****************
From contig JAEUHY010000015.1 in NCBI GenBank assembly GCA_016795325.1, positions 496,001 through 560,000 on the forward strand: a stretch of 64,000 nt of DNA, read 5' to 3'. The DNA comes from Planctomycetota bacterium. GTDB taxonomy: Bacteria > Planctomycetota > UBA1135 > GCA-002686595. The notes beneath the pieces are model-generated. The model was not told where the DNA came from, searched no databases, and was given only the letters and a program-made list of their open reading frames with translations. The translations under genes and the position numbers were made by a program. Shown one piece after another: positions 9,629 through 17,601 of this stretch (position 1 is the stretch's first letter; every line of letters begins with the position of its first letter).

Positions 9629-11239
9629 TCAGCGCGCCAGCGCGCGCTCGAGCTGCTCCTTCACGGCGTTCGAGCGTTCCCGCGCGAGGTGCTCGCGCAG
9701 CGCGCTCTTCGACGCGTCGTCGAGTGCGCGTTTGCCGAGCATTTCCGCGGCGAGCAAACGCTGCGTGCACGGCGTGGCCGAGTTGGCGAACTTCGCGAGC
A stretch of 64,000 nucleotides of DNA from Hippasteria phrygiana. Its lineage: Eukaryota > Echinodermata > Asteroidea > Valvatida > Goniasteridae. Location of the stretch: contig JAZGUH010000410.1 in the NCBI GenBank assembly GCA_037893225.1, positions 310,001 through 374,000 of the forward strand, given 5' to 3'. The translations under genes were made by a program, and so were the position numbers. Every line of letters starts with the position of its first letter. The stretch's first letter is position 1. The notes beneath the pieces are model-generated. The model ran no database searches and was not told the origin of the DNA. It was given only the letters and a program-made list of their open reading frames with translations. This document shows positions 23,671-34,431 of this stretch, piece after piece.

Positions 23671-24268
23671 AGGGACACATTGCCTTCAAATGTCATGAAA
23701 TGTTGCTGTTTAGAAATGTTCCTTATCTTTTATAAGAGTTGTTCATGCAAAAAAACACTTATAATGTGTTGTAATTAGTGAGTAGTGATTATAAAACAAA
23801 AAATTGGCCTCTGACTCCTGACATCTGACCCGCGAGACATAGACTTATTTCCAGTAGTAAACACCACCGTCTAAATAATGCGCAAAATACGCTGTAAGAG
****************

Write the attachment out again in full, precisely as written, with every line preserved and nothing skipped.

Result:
From contig JAEUHY010000015.1 in NCBI GenBank assembly GCA_016795325.1, positions 496,001 through 560,000 on the forward strand: a stretch of 64,000 nt of DNA, read 5' to 3'. The DNA comes from Planctomycetota bacterium. GTDB taxonomy: Bacteria > Planctomycetota > UBA1135 > GCA-002686595. The notes beneath the pieces are model-generated. The model was not told where the DNA came from, searched no databases, and was given only the letters and a program-made list of their open reading frames with translations. The translations under genes and the position numbers were made by a program. Shown one piece after another: positions 9,629 through 17,601 of this stretch (position 1 is the stretch's first letter; every line of letters begins with the position of its first letter).

Positions 9629-11239
9629 TCAGCGCGCCAGCGCGCGCTCGAGCTGCTCCTTCACGGCGTTCGAGCGTTCCCGCGCGAGGTGCTCGCGCAG
9701 CGCGCTCTTCGACGCGTCGTCGAGTGCGCGTTTGCCGAGCATTTCCGCGGCGAGCAAACGCTGCGTGCACGGCGTGGCCGAGTTGGCGAACTTCGCGAGC
A stretch of 64,000 nucleotides of DNA from Hippasteria phrygiana. Its lineage: Eukaryota > Echinodermata > Asteroidea > Valvatida > Goniasteridae. Location of the stretch: contig JAZGUH010000410.1 in the NCBI GenBank assembly GCA_037893225.1, positions 310,001 through 374,000 of the forward strand, given 5' to 3'. The translations under genes were made by a program, and so were the position numbers. Every line of letters starts with the position of its first letter. The stretch's first letter is position 1. The notes beneath the pieces are model-generated. The model ran no database searches and was not told the origin of the DNA. It was given only the letters and a program-made list of their open reading frames with translations. This document shows positions 23,671-34,431 of this stretch, piece after piece.

Positions 23671-24268
23671 AGGGACACATTGCCTTCAAATGTCATGAAA
23701 TGTTGCTGTTTAGAAATGTTCCTTATCTTTTATAAGAGTTGTTCATGCAAAAAAACACTTATAATGTGTTGTAATTAGTGAGTAGTGATTATAAAACAAA
23801 AAATTGGCCTCTGACTCCTGACATCTGACCCGCGAGACATAGACTTATTTCCAGTAGTAAACACCACCGTCTAAATAATGCGCAAAATACGCTGTAAGAG